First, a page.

If you want to trace the pathology surrounding the uproar over young Elían Gonzalez, here’s a suggestion: read playwright Nilo Cruz’s latest drama, Two Sisters and a Piano. Set in Cuba in 1991 during the twilight of Gorbachev’s glasnost era, Two Sisters centers around the plight of Maria Celia Obispo, a once-well-respected writer, and her younger sister Sofia, a brilliant pianist. Both have recently served a two-year prison sentence (for denouncing the Castro regime for not instituting a little Cuban-style Perestroika) and are now living under stringent house arrest, one in which all of their meager possessions have been catalogued and documented, and may be taken away at a moment’s notice. Their only hope lies in Maria’s husband, who now lives abroad, and his attempts to obtain her freedom as a victim of political persecution.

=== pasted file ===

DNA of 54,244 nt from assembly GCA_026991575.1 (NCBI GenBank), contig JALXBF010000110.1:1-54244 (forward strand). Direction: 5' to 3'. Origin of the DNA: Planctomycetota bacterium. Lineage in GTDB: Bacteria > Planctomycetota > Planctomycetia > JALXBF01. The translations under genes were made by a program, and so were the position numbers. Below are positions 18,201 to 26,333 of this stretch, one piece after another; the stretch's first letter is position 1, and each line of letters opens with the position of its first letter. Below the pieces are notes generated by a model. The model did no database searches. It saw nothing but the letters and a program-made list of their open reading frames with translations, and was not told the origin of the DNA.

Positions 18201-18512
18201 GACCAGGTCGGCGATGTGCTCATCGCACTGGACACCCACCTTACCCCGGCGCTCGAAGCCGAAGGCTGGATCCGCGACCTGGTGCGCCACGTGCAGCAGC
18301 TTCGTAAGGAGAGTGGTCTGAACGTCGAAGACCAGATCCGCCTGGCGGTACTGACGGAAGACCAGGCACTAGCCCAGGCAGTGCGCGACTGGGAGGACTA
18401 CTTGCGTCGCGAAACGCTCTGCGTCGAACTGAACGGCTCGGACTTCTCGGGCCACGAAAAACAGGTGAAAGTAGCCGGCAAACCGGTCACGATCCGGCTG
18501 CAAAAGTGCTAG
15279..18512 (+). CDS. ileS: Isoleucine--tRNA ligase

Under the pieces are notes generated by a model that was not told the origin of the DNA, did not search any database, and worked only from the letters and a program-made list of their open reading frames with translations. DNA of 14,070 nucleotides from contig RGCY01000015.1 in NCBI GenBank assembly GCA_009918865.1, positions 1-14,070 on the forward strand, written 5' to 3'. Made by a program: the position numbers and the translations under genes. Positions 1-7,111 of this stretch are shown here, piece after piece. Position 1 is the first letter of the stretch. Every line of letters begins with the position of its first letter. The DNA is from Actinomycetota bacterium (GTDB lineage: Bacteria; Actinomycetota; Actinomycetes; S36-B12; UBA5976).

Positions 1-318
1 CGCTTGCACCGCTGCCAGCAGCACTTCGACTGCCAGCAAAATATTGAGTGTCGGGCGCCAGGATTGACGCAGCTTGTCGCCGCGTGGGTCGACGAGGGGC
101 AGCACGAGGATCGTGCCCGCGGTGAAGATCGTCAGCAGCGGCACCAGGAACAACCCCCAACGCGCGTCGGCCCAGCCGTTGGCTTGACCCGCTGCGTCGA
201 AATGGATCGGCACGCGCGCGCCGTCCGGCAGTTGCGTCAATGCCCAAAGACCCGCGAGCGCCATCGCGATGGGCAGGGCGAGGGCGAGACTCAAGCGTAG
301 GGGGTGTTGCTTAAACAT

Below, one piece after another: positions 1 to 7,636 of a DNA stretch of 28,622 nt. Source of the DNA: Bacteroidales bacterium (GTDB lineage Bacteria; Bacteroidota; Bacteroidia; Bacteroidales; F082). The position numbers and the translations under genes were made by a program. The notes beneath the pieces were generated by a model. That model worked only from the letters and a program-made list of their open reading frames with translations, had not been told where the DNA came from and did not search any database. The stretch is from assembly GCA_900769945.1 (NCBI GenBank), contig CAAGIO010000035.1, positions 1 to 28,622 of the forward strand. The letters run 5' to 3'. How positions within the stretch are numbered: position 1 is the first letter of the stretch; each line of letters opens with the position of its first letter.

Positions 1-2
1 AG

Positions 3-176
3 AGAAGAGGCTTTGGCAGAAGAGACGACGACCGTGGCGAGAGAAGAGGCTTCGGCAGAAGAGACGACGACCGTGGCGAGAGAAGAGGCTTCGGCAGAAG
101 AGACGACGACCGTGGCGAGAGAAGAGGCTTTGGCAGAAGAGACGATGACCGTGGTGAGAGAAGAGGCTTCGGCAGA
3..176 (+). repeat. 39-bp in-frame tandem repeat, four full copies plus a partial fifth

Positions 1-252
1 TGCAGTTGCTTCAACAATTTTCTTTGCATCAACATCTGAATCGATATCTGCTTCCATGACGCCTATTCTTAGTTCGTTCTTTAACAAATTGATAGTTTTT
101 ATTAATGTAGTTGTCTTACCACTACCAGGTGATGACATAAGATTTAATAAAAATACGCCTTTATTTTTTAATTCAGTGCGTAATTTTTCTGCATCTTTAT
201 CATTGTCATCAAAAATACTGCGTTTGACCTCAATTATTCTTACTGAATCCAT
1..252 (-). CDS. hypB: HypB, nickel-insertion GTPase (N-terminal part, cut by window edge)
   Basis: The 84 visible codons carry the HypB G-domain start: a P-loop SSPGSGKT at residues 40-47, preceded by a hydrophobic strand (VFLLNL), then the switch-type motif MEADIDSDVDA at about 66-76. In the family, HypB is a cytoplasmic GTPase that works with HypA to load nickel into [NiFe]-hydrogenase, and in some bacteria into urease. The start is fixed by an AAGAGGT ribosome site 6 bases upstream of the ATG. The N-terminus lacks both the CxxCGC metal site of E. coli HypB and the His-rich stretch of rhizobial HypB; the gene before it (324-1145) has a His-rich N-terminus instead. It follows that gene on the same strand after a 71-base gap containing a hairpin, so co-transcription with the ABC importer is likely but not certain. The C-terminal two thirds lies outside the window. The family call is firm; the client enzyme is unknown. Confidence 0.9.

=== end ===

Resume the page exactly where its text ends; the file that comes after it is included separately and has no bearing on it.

Maria is sequestered, ostracized, and desperate for human contact of any kind: enter Lieutenant Portuondo. An ardent military man, while sympathetic to Maria’s plight, he also wishes she were more sympathetic to his romantic advances. It’s a volatile mixture: one where personal passions conflict with the political passions of the collective whole, resulting in a work that reverberates with the themes of loss, unattainable love, and woe.
Cruz’s work is both simple and effective, illuminating exactly how debilitating the decision to oppose one’s government and leave one’s country can be. And if there is a simple way to understand why such an international impasse can arise over the status of a small boy, it may just be found in this play.
Two Sisters and a Piano by Nilo Cruz just finished a run at The Public Theater in New York Cit